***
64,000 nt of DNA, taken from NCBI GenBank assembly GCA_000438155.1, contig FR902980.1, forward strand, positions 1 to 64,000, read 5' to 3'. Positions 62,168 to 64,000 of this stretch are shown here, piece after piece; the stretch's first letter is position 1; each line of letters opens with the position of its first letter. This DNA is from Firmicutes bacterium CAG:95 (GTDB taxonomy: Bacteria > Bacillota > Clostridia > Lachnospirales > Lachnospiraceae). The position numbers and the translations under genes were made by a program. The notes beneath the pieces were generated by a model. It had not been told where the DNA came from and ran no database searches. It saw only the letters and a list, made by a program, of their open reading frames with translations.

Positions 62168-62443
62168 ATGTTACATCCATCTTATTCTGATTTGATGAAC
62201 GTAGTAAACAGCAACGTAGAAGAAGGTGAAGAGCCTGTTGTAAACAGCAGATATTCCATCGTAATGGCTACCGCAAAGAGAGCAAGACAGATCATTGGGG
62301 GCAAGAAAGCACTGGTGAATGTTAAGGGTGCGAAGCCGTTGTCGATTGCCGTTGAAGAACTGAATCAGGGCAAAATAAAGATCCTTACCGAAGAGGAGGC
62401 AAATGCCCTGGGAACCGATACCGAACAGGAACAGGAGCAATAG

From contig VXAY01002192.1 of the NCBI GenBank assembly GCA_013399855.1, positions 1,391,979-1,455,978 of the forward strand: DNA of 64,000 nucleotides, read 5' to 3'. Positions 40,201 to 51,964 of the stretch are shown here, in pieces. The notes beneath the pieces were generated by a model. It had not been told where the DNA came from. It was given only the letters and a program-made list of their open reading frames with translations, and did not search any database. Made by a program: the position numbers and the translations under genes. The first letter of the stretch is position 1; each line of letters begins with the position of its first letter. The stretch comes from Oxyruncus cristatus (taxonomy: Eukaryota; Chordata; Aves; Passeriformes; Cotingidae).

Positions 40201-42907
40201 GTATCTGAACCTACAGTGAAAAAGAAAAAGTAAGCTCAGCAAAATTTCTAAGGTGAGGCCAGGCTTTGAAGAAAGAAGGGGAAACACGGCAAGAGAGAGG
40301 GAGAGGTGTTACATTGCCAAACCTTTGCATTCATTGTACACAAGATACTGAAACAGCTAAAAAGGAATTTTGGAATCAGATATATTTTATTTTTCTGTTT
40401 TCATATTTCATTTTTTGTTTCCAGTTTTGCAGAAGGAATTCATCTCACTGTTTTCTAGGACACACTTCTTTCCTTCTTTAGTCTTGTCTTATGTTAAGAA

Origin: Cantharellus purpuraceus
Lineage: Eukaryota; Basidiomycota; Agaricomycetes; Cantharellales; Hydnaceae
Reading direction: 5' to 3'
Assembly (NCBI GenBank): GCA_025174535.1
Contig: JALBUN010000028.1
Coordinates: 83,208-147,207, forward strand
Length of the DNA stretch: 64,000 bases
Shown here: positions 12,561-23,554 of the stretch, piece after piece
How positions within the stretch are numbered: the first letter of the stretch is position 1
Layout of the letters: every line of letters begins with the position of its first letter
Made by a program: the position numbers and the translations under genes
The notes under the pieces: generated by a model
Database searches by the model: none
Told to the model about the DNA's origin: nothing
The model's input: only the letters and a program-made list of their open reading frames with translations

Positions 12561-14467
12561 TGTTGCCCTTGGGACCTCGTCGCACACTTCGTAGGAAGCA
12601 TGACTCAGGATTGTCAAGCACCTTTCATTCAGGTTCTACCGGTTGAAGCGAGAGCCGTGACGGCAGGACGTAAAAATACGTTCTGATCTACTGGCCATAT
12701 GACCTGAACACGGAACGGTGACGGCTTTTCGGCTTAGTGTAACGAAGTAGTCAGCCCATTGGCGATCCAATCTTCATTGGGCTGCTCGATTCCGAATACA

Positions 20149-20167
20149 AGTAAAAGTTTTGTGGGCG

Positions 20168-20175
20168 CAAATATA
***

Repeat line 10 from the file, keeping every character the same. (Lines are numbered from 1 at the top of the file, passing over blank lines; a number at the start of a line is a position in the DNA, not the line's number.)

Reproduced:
40301 GAGAGGTGTTACATTGCCAAACCTTTGCATTCATTGTACACAAGATACTGAAACAGCTAAAAAGGAATTTTGGAATCAGATATATTTTATTTTTCTGTTT